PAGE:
Warrior spirit leads Nishikori to new heights
By Martyn Herman
LONDON (Reuters) - There comes a moment in all great sporting careers when the puzzle fits together and for Kei Nishikori it arrived on a sweltering early September afternoon in New York.
It was there that the young kohai (Japanese for protege) humbled the master, in this case Novak Djokovic.
Nishikori beat Roger Federer in Miami and had Rafa Nadal on the ropes in Madrid early in the season, but this was against the ruthless world number one in the U.S. Open semi-final, having just played back-to-back five-setters.
Undaunted, the 24-year-old showed Djokovic scant respect, rocking the Serb with the force and relentless warrior-like spirit of his play to claim a four-set victory.
In doing so he became the first Japanese man, and the first from an Asian country, to reach a grand slam singles final.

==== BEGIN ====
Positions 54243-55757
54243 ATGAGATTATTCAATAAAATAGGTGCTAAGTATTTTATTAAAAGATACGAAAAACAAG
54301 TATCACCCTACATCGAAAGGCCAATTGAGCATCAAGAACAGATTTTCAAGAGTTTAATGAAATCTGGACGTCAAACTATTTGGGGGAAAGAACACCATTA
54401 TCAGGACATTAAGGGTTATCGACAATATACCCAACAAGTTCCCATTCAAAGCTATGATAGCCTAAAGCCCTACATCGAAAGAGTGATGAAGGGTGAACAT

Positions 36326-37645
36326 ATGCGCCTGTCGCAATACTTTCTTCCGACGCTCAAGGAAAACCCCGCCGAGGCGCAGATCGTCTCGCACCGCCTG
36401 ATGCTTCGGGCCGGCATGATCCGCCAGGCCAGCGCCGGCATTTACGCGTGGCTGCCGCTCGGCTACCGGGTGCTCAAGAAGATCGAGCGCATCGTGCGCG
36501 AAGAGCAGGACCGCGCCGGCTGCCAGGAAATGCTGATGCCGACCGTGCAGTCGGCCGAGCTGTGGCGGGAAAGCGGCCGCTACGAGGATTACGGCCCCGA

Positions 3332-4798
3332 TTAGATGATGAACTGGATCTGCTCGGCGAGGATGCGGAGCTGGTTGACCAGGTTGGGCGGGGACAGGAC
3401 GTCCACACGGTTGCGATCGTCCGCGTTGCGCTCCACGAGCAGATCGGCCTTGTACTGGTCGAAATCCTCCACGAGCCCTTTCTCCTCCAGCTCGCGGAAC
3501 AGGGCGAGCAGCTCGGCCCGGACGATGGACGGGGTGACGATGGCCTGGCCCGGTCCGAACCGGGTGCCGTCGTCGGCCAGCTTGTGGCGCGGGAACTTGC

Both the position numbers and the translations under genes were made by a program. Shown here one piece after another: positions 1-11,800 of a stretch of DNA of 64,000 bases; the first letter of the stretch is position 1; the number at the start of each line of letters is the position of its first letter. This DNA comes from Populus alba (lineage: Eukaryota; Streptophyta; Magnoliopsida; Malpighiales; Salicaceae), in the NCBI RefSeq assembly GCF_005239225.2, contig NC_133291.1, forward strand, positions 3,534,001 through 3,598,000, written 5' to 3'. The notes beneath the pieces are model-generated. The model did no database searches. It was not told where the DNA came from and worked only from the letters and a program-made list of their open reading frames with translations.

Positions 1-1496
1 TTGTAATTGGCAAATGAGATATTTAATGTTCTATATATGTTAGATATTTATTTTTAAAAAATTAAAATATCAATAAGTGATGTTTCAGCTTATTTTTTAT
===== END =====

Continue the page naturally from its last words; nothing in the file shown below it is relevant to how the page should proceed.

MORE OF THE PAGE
Croat Marin Cilic cut Nishikori down to size in the final but, providing the Japanese stays clear of the injuries that haunt all top athletes, there seems little doubt he will contest more grand slam finals.
Japan has produced few male players to be taken seriously and until Nishikori, Shuzo Matsuoka had been their benchmark in the professional era, having reached 46th in the rankings.
Hence the reason a teenaged Nishikori was dubbed "Project 45" when he left the home comforts of Shimane for the endless drills and ball-chasing at Nick Bolletieri's Academy in Florida. Continued...